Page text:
33 Lots of Common Diabetes Drug Recalled

With the New Year fast approaching, it’s a good time to take stock of what is stored in the medicine cabinet and dispose of any expired or recalled drugs and supplements.  Multiple lots of the type 2 diabetes drug metformin recently made the U.S. Food and Drug administration recall list, but don’t stop taking the medication, which could be dangerous, before talking with your doctor. 

According to a recent Best Life report, Viona Pharmaceuticals Inc. is voluntarily recalling 33 different lots of its 750-milligram metformin hydrochloride extended-release tablets because the drugs could contain too much N-nitrosodimethylamine (NDMA) – which is classified as a probable human carcinogen.  Batches having a valid shelf life are included in the recall and customers will be notified by email and mail with instructions for returning recalled products.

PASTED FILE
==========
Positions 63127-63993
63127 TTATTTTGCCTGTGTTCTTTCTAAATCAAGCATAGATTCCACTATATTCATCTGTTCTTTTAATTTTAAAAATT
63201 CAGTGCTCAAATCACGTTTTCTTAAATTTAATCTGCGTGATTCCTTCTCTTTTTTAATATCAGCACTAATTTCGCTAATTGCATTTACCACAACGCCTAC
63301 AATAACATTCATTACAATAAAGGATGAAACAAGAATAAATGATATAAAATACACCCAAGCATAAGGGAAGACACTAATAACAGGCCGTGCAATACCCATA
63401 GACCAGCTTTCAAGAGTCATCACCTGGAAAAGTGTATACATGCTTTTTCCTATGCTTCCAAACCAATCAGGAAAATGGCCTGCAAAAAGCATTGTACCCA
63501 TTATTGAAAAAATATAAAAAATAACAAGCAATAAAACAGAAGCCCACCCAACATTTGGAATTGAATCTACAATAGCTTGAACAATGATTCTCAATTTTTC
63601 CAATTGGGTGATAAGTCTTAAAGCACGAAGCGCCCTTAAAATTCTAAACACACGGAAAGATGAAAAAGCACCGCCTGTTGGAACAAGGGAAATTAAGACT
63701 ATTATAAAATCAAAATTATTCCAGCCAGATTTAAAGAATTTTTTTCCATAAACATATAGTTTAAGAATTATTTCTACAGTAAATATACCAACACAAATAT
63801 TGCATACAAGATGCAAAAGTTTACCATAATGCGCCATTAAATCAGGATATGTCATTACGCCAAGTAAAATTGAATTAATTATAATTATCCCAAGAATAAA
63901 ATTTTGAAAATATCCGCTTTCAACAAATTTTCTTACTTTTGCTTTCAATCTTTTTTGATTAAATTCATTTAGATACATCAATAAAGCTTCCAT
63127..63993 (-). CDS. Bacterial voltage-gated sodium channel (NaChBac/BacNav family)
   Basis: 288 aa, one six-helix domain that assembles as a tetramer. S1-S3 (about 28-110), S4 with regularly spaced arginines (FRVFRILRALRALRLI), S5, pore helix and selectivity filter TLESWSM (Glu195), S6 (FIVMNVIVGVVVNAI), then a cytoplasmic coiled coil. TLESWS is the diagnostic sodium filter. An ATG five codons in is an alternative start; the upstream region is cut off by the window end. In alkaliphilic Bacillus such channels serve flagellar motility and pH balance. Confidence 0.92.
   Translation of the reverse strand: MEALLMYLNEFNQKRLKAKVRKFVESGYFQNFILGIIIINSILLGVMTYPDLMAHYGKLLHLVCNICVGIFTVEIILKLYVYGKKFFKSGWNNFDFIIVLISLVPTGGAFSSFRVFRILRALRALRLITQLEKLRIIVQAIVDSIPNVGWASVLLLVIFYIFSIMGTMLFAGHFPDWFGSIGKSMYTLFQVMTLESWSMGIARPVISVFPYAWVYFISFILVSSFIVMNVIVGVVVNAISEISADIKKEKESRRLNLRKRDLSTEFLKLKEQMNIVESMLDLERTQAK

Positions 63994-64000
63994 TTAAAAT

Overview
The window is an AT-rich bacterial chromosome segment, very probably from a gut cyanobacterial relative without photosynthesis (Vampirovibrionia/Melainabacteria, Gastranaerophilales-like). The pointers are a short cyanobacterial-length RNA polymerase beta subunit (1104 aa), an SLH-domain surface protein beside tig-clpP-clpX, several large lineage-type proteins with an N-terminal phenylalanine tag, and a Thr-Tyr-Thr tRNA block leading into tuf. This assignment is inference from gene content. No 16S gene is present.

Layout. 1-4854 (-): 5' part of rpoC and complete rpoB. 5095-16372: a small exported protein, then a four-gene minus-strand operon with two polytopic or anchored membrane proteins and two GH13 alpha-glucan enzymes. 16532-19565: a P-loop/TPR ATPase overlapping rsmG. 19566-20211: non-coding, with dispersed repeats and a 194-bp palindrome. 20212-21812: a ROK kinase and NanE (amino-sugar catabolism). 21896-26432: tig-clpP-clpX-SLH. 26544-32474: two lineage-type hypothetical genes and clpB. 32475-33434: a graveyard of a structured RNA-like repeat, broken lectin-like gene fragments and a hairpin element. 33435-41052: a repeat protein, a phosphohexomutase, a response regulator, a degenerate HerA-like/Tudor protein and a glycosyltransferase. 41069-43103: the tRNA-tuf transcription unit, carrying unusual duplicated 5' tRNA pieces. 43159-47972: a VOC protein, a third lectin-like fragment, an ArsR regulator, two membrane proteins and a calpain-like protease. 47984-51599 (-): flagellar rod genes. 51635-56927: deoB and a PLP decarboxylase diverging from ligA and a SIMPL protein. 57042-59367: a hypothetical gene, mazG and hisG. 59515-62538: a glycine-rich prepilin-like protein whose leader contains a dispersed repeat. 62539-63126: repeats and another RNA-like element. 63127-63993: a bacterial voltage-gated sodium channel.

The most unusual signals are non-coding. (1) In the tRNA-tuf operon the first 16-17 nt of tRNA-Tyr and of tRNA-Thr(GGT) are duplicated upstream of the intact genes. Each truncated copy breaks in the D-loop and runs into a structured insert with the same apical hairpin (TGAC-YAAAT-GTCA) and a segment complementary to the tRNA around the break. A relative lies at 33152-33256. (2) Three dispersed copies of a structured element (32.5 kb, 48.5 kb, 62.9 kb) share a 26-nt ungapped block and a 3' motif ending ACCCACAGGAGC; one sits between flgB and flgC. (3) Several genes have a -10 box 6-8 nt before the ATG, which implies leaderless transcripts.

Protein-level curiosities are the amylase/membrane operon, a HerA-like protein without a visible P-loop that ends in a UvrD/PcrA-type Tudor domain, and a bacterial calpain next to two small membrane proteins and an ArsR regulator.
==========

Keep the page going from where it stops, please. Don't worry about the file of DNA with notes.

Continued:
If you take this medication, you can check your lot number on the FDA website and if you have drugs affected by the recall, contact your doctor for an alternative treatment but don’t stop taking the medication.  Stopping the diabetes drug suddenly can be dangerous for your health.  

The recalled tablets are packaged in bottles of 100, white or off-white, capsule-shaped, uncoated tablets.  Pills are marked with a “Z” and “C” on one side and ”20” on the other side. The product was distributed nationwide in the U.S. and used, along with diet and exercise, to improve blood glucose control in adults with type 2 diabetes. 

In Canada visit the MedEffect page of the Health Canada website to stay informed about drug and health product recalls, advisories, and safety alerts. 

Because older adults may process drugs differently and are more likely to take multiple medications, seniors may be more sensitive to common drugs, including over-the-counter medications and supplements.  All medications, supplements, and vitamins being taken should be reviewed once or twice a year by a health care provider.   Learn more about the safe use of medication for older adults by following this link to the National Institute on Aging.